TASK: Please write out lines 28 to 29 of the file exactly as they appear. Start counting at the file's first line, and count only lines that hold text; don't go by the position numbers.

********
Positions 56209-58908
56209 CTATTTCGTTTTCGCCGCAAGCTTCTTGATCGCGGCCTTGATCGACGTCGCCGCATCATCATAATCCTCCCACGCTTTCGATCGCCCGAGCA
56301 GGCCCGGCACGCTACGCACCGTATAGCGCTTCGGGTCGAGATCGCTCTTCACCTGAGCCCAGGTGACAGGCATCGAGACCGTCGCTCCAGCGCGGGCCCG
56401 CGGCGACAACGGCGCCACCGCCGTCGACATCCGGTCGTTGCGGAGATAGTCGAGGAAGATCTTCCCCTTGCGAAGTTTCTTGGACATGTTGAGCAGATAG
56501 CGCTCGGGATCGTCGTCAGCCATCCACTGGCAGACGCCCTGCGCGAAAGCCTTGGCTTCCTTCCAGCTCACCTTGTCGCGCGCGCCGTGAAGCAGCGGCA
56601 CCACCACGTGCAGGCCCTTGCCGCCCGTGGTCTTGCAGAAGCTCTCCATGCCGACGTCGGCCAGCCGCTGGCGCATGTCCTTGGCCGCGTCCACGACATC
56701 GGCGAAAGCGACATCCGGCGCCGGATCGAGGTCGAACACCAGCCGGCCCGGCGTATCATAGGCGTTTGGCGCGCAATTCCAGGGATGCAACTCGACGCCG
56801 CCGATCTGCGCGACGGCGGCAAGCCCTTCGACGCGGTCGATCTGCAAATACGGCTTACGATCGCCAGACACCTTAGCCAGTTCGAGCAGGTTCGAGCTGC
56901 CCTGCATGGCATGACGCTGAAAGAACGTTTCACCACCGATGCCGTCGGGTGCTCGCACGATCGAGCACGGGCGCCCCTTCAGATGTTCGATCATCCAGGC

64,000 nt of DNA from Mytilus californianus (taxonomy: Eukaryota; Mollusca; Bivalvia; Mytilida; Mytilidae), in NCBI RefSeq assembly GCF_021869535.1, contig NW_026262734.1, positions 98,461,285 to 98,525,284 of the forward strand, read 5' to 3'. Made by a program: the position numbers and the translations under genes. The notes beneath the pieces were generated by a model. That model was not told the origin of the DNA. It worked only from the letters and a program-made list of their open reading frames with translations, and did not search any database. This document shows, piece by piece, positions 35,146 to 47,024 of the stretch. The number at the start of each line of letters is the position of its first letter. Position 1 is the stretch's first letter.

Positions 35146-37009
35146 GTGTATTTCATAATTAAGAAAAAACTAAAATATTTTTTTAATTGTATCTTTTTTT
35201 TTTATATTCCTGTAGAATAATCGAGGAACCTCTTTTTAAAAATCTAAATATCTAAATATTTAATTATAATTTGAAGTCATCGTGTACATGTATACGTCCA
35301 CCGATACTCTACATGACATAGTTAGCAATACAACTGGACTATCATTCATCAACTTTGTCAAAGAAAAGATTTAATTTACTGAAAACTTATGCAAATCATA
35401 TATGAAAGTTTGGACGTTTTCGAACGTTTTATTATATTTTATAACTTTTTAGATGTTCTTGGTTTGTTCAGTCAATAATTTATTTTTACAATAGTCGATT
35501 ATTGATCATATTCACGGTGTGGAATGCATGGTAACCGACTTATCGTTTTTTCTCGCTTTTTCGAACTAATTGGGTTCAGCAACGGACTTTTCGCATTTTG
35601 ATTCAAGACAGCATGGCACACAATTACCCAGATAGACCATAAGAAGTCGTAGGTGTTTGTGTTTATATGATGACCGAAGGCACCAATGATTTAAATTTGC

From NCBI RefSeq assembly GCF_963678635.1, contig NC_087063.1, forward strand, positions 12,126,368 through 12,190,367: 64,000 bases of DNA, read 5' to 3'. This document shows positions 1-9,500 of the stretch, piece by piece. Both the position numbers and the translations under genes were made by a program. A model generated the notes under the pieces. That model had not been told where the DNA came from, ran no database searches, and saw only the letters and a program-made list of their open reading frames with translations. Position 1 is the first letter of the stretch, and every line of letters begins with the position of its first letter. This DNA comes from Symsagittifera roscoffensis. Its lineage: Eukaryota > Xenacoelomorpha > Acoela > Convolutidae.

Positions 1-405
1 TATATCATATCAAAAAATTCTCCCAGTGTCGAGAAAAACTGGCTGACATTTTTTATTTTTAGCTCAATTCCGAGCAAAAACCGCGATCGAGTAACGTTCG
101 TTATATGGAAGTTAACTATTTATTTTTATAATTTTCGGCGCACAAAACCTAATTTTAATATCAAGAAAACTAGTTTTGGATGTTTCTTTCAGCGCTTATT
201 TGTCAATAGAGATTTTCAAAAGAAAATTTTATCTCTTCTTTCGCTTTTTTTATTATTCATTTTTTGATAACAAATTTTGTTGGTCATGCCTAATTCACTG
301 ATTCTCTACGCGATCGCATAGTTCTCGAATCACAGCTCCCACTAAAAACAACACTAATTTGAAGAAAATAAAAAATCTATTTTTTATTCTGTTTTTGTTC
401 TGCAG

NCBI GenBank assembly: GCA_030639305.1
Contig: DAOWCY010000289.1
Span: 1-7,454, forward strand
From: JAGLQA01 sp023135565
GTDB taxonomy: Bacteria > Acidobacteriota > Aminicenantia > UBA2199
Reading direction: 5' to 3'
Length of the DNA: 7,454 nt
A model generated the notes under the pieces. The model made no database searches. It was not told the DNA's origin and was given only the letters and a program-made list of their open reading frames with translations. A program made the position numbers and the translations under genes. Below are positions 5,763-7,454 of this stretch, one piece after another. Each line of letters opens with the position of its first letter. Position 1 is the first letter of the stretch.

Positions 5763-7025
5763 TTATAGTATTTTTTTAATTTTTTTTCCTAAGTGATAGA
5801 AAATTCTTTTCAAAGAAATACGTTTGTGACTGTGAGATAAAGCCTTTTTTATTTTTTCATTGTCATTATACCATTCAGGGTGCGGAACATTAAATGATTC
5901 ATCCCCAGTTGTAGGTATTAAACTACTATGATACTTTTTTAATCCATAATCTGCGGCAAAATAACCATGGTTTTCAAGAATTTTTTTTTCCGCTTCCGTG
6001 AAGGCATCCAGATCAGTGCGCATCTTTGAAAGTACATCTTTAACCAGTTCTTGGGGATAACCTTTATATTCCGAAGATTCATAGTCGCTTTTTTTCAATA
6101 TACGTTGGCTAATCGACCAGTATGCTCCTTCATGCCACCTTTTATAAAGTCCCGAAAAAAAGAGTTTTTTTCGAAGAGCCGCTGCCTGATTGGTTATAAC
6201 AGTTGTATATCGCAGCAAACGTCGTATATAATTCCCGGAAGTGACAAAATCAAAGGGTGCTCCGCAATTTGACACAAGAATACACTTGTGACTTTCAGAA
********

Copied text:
From: JAGLQA01 sp023135565
GTDB taxonomy: Bacteria > Acidobacteriota > Aminicenantia > UBA2199